Bill Crider summarizes the plot in his new “Overlooked Movies” post:
George C. Scott plays [retired judge Justin Playfair] a man who, because of an incomprehensible loss, develops a new way of dealing with the world. He thinks he’s Sherlock Holmes, and he collects newspaper clippings that lead him to the conclusion that there is indeed a malevolent force in the world, and that force is Moriarty. Naturally everyone thinks he’s nuts, but his analyst, Dr. Watson (Joanne Woodward) is gradually drawn into his world.Yvette Banek picks up that thread in her own post:
Watson is bemused by Holmes (as well as professionally intrigued) as he leads her into more and more hair-brained encounters, skulking about the city looking for “clues.” She comes to admire the judge’s--aka Holmes--philosophy of good and evil. She calls the judge a Don Quixote aiming at windmills, but he, in a key scene, explains to her the difference between himself and Cervantes’ creation. He makes eminent sense.I’ve only ever watched They Might Be Giants--with its beautiful John Barry theme--one time through. But with so much attention being lavished today upon this unconventional production (Banek calls it “one of those near-perfect films that just missed the mark but still is good enough to enchant”), I am provoked to see it again. It appears that YouTube offers the whole movie, in nine parts, beginning here.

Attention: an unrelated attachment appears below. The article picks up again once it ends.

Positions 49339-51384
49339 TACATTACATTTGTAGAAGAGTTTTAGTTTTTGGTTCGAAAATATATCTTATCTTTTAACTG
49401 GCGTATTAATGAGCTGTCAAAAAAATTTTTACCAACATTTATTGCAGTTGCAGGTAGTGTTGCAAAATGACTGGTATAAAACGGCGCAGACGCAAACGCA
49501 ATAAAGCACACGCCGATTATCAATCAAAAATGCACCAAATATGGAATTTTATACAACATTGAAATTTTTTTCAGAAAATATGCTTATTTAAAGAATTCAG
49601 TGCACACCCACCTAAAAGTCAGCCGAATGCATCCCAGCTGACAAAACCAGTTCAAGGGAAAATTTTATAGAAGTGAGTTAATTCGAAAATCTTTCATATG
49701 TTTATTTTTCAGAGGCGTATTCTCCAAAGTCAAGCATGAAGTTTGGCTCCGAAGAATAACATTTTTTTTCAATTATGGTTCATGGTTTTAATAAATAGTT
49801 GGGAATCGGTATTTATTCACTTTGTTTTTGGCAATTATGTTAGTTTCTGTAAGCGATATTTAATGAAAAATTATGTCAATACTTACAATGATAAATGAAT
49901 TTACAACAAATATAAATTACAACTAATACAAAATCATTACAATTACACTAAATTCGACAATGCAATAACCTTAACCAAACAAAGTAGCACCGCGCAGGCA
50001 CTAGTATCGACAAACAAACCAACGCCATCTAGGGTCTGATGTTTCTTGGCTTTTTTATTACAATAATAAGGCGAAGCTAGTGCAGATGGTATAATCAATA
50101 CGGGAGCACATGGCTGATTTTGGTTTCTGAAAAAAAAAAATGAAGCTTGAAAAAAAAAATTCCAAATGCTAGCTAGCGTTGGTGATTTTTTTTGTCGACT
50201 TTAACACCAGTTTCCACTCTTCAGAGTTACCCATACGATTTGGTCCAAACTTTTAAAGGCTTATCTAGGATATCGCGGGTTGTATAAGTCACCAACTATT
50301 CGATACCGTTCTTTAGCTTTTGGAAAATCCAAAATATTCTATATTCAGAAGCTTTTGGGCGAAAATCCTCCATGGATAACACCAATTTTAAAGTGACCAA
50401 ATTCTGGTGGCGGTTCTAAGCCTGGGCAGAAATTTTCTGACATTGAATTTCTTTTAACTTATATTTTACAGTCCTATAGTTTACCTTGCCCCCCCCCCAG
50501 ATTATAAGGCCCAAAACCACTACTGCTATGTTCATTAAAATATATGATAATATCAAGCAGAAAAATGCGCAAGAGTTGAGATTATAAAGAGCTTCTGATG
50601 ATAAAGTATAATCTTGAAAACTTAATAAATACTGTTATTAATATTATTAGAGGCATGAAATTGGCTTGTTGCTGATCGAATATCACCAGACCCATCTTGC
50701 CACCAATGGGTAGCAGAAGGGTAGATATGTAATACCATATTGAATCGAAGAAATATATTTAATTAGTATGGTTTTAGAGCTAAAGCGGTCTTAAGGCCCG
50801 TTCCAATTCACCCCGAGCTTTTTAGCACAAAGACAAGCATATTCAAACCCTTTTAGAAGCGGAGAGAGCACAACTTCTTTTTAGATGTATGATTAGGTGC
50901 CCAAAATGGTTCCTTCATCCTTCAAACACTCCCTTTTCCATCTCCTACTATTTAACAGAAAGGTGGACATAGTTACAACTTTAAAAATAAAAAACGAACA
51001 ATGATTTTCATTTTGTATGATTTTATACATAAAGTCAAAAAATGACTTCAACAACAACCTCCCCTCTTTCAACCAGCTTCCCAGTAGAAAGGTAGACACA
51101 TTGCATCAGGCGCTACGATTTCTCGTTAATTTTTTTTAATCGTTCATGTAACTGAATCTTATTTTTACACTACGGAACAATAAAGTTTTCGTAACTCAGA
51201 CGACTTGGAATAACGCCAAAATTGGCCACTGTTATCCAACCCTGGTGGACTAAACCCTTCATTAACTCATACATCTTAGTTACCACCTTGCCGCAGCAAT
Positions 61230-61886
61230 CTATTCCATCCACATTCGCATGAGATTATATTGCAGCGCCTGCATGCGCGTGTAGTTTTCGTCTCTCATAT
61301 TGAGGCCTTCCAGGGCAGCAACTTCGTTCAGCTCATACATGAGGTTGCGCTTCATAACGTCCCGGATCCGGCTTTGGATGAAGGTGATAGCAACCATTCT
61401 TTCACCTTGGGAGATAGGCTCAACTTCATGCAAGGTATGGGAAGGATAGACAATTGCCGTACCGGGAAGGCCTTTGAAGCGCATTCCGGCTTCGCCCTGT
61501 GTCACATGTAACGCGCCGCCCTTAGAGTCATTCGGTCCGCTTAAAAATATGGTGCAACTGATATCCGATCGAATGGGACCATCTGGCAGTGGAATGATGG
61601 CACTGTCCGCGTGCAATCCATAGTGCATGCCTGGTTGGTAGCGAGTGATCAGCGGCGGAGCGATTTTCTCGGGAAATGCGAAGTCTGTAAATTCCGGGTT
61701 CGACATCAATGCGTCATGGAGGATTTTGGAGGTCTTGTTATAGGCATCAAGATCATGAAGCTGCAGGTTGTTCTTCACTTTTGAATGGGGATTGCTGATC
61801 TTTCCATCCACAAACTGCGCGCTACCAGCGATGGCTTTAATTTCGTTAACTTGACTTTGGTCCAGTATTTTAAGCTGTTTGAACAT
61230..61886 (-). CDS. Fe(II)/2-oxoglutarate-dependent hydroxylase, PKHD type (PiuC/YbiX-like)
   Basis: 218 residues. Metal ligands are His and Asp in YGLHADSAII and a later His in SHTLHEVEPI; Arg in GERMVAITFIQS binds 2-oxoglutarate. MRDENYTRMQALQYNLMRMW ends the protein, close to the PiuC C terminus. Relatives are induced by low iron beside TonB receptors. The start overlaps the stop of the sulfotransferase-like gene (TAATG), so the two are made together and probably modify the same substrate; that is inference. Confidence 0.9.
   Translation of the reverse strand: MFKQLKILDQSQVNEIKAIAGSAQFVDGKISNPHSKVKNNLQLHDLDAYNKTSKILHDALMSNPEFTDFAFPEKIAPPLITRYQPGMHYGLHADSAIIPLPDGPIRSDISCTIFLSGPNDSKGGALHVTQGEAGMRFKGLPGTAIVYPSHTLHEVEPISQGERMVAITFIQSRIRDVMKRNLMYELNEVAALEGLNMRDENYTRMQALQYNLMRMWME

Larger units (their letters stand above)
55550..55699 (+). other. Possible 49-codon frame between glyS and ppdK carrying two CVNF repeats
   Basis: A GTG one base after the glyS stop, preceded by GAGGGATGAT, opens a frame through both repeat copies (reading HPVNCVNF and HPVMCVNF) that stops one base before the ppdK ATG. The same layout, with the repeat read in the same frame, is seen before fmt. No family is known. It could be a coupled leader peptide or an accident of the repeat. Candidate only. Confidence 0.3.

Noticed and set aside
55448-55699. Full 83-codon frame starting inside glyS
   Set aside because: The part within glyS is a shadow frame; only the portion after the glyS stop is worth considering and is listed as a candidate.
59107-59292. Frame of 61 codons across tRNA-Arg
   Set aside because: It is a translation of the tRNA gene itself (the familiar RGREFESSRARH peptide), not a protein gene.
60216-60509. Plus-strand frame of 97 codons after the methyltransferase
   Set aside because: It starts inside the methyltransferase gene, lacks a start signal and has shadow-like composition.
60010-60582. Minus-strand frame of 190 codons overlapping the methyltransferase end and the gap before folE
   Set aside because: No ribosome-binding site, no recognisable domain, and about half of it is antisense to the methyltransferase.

This unlikely pair grow closer as their adventures around the city [of New York] lead them into several encounters with the odd and eccentric, including a sweet elderly couple who haven’t set foot outside their old apartment in over 40 years. They devote themselves entirely to their topiary garden on the roof. This is one of my favorite parts in the film.
Eventually Holmes and Watson are joined in their quest by all the misfits they’ve encountered along the way in a kind of march of the “irregulars.”
READ MORE: “Guest Review: They Might Be Giants (1971),” by Philip Schweier (Thrilling Days of Yesteryear).